Prisoners of War

During the Second World War many thousands of men were captured by both the German and Italian forces amongst their number were men of the Durham Light Infantry some captured at the very beginning of the war would spend nearly five years in captivity suffering the hardships and discomforts of life behind the wire.For some there would be the chance to escape,to come home to family and friends,others not so lucky would die trying.Some Durham Light Infantrymen never made it to a prisoner of war camp succumbing to wounds and in some cases being shot out of hand by their captors.This section is dedicated to their stories.

4435534 RSM Goddard A.:-POW No 2920 :2nd  DLI

RSM Archibald George Goddard was captured whilst serving with Headquarters Company 2nd Battalion Durham Light Infantry at St Venant near Merville in France, on the 27th May 1940. RSM Godards POW No. was 2920.

After their surrender the DLI prisoners were marched under escort from St Venant to Trevant, (28/5/40) Doullens (29/5/40) Fonquivillers (30/5/40) Bapaume (31/5/40) then on to Cambrai where they were held from the 1st -6th June 1940 whilst awaiting transport into Germany and a POW camp. Their journey there onwards was through Trier, Germany (8/6/40) to Schubin, in Poland 11/6/40.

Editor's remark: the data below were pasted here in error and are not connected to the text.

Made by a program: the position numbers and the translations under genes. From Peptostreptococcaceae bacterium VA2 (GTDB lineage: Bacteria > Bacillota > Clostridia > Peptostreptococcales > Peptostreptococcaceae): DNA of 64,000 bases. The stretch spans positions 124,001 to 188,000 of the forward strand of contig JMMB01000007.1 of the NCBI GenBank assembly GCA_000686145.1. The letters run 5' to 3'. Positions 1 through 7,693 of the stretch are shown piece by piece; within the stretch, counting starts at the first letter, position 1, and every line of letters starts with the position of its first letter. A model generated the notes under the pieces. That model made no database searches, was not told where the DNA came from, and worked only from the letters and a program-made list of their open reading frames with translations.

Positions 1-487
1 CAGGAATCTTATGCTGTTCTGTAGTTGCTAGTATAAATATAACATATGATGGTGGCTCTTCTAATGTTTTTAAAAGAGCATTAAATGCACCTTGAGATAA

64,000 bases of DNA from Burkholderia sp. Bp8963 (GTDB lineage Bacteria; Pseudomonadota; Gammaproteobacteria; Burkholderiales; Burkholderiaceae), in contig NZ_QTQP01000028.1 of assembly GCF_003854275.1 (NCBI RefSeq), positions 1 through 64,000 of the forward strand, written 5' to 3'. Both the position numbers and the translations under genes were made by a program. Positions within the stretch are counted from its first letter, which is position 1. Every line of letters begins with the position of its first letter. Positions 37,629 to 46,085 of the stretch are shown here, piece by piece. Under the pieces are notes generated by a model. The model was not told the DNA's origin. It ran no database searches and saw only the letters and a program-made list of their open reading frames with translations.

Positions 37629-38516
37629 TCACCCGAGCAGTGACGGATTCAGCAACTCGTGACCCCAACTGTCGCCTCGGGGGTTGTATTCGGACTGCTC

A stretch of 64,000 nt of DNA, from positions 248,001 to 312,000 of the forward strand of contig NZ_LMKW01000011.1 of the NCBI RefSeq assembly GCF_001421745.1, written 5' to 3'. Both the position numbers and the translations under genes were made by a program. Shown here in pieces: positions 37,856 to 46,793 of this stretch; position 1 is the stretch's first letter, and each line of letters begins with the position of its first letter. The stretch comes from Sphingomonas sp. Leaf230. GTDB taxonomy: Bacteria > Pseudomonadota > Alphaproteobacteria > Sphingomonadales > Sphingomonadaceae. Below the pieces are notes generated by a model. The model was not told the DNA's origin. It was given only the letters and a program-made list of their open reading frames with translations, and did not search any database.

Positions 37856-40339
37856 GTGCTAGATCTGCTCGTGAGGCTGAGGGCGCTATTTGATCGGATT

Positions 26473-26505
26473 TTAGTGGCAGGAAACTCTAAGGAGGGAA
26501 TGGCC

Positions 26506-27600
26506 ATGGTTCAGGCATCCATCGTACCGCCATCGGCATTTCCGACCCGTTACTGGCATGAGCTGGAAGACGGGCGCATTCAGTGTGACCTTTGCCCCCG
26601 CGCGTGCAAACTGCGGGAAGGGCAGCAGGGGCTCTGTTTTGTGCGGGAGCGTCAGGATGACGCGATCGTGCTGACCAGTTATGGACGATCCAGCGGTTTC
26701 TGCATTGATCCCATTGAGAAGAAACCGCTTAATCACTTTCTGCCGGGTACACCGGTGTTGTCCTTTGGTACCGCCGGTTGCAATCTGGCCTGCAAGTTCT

This must have been the most unhappy fortnight in RSM Goddards life after the virtual collapse of the much larger French Army, the outnumbered British forces were making a stubborn retreat towards Dunkirk and evacuation. The best fighting regiments, including the Durhams had been thrown into the line to buy time for the evacuation. However, they were successively swamped by the better equipped and numerically superior German Army. Rifles versus tanks and dive bombers was a very unequal contest. From a professional viewpoint RSM Archibald George  Goddard must have been terribly frustrated and angry he was now cut off from his family at home,  and for how long he didn’t know. So moral in the weary British troops must have been very low at this time, although I have no doubt that in spite of the misery RSM Goddard as a Regimental Sergeant Major would have attempted to put some semblance of soldierly order and cheerfulness in the troops around him.